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Old 08-27-2010, 05:22 AM   #1
dRaPP
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Aug 2010
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A few questions:

I posted this in response to a thread in the cider recipe forum, but haven't gotten a response. So I'll ask here. (Here's the link to the original post.)

After backsweetening, why can it not be bottle carbonated? It seems like your adding more sugars for the yeast, is it because of the risk of bottle bombs?
Would it taste alright uncarbonated? (I don't have the capability to keg or force carb)
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Old 08-27-2010, 12:57 PM   #2
AJC16
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You can try to back sweeten with a non fermentable sugar. I used splenda when I made a hard lemonade a couple of years ago. It left a weird off flavor that mellowed out after a year. If you want to back back sweeten on the cheap I would recommend getting a tap a draft system that way you can sorbate back sweeten and then force carb for around 60 dollars

 
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Old 08-27-2010, 03:03 PM   #3
RobWalker
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Don't use Aspartame, it tastes like crap.

If the yeast is active, adding sugar can create bottle bombs. You've got the choice to either completely stablize the cider (making it uncarbonatable in bottles - but some add Sprite or 7up after for a bit of sweetness and carbonation.)

Many people prefer Cider uncarbonated, but if you're into commercial ciders, I wouldn't recommend it. It looks to me like your best bet is sweetener if you want to carbonate your cider - not the best result, but it's a learning curve for next time, and it won't be bad!

 
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Old 08-27-2010, 03:05 PM   #4
RobWalker
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Oh, and you can get non-fermentable sugars from your local home brew store, or commercial sweeteners should be available in most supermarkets.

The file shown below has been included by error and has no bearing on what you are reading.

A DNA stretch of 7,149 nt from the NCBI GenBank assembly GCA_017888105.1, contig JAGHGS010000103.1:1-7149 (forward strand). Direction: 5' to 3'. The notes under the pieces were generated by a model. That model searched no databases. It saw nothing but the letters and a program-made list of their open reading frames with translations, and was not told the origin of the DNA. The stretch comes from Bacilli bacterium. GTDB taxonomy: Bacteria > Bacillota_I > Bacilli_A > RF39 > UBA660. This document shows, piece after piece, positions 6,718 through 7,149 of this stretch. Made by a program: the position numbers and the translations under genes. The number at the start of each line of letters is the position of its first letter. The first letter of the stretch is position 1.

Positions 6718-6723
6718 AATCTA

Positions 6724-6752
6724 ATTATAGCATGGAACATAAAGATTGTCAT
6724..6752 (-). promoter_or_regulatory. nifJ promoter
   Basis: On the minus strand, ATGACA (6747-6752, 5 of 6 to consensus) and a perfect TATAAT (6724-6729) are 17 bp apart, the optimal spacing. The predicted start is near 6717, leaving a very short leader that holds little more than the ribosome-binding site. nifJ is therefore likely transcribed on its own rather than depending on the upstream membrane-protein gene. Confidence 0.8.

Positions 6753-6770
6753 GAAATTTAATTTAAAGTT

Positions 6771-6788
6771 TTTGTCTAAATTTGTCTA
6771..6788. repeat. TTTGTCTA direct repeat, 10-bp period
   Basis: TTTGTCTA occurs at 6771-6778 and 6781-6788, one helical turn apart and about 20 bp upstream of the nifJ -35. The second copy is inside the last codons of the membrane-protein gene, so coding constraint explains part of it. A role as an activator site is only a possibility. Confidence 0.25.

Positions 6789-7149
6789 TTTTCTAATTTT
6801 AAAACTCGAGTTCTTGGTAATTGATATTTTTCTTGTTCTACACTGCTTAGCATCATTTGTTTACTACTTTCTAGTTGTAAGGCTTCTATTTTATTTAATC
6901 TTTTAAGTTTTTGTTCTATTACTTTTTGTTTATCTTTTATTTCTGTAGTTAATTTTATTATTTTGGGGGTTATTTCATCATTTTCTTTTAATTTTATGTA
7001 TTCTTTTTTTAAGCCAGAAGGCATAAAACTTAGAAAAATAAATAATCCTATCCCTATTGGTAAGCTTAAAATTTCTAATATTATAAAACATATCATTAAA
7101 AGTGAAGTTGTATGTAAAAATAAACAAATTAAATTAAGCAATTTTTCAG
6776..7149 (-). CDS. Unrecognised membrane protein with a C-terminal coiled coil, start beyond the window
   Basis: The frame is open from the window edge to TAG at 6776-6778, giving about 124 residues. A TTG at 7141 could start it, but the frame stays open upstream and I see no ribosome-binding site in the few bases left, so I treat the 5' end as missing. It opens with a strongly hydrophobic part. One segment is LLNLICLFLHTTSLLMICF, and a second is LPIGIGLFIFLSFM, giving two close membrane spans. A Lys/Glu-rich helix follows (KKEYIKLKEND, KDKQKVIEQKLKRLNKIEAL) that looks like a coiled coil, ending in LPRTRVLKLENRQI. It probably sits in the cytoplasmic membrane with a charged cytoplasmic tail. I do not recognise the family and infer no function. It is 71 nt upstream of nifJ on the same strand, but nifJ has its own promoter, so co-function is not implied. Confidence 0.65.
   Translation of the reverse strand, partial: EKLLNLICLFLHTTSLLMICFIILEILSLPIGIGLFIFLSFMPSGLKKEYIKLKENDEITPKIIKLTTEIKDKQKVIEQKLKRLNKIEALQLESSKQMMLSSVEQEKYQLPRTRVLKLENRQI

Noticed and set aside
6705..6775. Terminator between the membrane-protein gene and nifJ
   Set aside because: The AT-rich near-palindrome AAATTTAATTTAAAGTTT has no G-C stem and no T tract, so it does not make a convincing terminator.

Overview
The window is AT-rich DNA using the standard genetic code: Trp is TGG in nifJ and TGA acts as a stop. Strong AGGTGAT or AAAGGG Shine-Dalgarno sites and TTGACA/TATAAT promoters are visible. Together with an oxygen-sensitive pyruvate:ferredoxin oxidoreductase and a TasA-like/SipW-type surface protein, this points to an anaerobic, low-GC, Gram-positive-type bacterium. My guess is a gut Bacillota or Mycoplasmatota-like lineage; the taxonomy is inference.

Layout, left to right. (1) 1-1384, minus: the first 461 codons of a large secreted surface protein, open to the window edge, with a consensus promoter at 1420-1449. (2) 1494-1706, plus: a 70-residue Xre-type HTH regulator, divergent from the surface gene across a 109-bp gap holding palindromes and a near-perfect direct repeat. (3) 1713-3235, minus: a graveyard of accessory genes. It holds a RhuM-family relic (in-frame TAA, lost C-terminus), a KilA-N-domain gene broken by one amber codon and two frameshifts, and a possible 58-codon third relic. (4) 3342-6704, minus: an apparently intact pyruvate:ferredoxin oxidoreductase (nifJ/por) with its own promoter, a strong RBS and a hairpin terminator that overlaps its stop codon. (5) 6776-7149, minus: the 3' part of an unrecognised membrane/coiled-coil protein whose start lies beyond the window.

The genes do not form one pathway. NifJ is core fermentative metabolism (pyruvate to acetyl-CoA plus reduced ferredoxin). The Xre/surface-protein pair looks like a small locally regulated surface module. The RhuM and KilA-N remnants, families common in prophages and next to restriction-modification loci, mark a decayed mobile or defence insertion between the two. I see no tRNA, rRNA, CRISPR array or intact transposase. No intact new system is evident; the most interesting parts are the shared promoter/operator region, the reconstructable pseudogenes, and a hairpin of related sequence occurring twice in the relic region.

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Old 08-27-2010, 03:14 PM   #5
howabouttheiris
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I use a splenda knockoff for back sweetening, then use dextrose for bottle carbing, without issue.

 
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Old 08-27-2010, 03:15 PM   #6
dRaPP
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Aug 2010
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Carbonation isn't a necessity, I tried an uncarbed one last night and it wasn't too bad (I could do better!)

So how do I stabilize?
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Old 08-27-2010, 03:28 PM   #7
RobWalker
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I'm not 100% sure (as i've been asking questions myself lately) but I think the addition of Sodium Metabisulphite and Potassium Sorbate in a solution and stirred through is enough to stop the yeast from breeding after a day or two, then you should be okay to carbonate. Get a second opinion though!

 
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Old 08-27-2010, 05:18 PM   #8
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I have 10 gallons bubbling away right now. My plan is to ferment it out dry, then rack to bucket and prime with near 2 cups dextrose. After 5-6 days, I plan to pop one open every other day to check the carbonation/sweetness. After I get what I want, I'll pasteurize the bottles to kill off the yeast, leaving the sweetness.

This is a method I've salvaged from different threads in the Cider forum, but haven't tried for myself yet. However, it seems like a good method for those of us who can't force carb.

P.S.: Thought I'd put this out there now before someone yells at me: this is a risk for bottle bombs. However, being careful and being frequent on checking the bottles can prevent that.
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Old 08-27-2010, 06:19 PM   #9
dRaPP
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How do you pastuerize?
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Old 08-27-2010, 06:48 PM   #10
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Quote:
Originally Posted by RobWalker View Post
I'm not 100% sure (as i've been asking questions myself lately) but I think the addition of Sodium Metabisulphite and Potassium Sorbate in a solution and stirred through is enough to stop the yeast from breeding after a day or two, then you should be okay to carbonate. Get a second opinion though!
Yes, that's pretty much it. I prefer potassium metabisulfite, not the sodium version, but it's because I don't want to add sodium. So, you add the k-meta (campden tablets is the easiest way to do it- one crushed campden tablet per gallon), and sorbate (1/2 teaspoon per gallon) dissolved in a little water. Rack the wine/cider into it and wait a few days. Sweeten to taste and bottle.
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